Knowing when to be there for teenagers may be a challenge, but at least for now I am still a part of their lives, even if less significant than I once was.



Our house is on a hill at the edge of a rural village. From my bedroom window I look down over fields and woodland towards a river valley and distant railway line. This morning the valley is shrouded in a light mist. There is frost on the ground and the few remaining leaves on the trees are shades of green and gold and brown. The newly risen sun is trying to break through the light cloud. It is a beautiful morning.

For some time now I have been following a blog written by a young mother in America. I love the way she writes about her life challenges and her thoughts. She sounds like the sort of person I would enjoy getting to know outside of the internet. Our lives are very different in so many ways, yet we also have much in common. I think that we could make some good conversation given the chance.

Yesterday she asked the question, What’s Your Motivation for getting up in the morning? It has set off a whole tree load of thoughts in my head. It made me realise that, unlike my younger self, I look forward to getting up each day. I enjoy the early mornings, the silence and the peace of a sleeping house. There is rarely anything in particular about the day that I am looking forward to doing. When I look ahead, beyond the day that I am in, I feel anxious. When I relax where I am now I feel happy and calm.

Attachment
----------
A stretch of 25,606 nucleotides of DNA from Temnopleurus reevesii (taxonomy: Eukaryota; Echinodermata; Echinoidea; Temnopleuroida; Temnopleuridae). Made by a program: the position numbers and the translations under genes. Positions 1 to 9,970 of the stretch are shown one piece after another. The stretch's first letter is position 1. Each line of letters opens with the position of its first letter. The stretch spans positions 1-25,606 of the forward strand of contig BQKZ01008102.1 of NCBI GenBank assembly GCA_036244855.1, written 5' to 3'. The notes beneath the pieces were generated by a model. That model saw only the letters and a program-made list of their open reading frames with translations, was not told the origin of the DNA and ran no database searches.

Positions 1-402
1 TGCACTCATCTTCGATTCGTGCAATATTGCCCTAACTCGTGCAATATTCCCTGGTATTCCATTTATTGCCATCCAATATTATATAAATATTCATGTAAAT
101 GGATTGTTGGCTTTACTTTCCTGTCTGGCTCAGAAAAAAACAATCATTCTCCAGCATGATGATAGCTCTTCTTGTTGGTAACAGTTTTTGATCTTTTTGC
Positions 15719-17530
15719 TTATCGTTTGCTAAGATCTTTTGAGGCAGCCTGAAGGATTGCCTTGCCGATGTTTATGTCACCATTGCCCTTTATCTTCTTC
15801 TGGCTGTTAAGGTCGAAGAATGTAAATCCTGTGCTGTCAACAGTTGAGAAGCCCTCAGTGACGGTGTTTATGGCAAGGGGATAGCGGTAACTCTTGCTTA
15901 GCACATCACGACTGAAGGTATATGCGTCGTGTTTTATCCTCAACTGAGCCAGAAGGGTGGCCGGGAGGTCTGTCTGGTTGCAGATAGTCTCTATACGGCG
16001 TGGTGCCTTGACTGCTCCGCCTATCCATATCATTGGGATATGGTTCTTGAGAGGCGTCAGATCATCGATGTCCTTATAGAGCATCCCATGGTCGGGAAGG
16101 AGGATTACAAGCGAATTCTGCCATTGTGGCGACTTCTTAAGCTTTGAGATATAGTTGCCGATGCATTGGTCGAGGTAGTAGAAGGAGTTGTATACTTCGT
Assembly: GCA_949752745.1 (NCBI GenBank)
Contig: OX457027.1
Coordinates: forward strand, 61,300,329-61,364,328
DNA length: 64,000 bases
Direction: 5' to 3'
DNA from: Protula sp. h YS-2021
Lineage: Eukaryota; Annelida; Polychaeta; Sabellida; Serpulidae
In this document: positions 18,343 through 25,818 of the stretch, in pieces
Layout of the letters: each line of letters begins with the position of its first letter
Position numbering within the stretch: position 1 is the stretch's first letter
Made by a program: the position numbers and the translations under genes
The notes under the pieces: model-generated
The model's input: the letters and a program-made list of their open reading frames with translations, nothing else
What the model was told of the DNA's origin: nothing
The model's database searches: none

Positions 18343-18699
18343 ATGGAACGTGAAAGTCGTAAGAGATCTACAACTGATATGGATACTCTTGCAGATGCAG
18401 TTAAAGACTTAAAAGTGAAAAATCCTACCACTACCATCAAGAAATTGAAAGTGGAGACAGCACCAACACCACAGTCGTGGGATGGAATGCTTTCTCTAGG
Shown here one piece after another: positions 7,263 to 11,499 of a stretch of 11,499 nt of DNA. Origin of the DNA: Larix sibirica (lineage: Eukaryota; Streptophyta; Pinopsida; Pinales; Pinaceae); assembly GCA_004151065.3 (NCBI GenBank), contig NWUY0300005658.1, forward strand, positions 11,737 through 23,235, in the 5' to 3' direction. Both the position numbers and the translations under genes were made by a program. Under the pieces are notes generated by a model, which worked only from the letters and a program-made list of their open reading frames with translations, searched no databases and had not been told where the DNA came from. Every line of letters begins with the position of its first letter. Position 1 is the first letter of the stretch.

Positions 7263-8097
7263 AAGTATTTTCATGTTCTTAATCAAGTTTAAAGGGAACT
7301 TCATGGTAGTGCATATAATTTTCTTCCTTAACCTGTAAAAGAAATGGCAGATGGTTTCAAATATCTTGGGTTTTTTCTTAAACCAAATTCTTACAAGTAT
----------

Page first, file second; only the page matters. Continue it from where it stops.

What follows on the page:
I have friends who love to travel. Not for them the package holiday in the sun, where comfort is guaranteed and all their needs are catered for; they visit amazing places where they explore what lies beyond the standard tourist trail. As soon as they return from an adventure they plan the next one. They live their lives in eager anticipation.

I have other friends whose lives revolve around parties, concerts, outings to the theatre and to restaurants with family and friends. They enjoy the social whirl, the chance to dress up and get out. They are busy and active with their plans and full diaries, sleeping late to recover and prepare for the next big thing.

I have no wish to do these things. I can understand the attraction and enjoy hearing about their activities, seeing pictures of my friends having fun doing their thing. For me though I want the safety and security of home.

I get up in the morning, draw back the curtains and look down on the magnificent view outside my bedroom window. I feel grateful that I live here, at peace with the world. I spend my days reading, writing, making my home a more comfortable place for my family to enjoy. When I go out it is on foot or on my bicycle to explore the surrounding countryside or to visit the local gym and pool.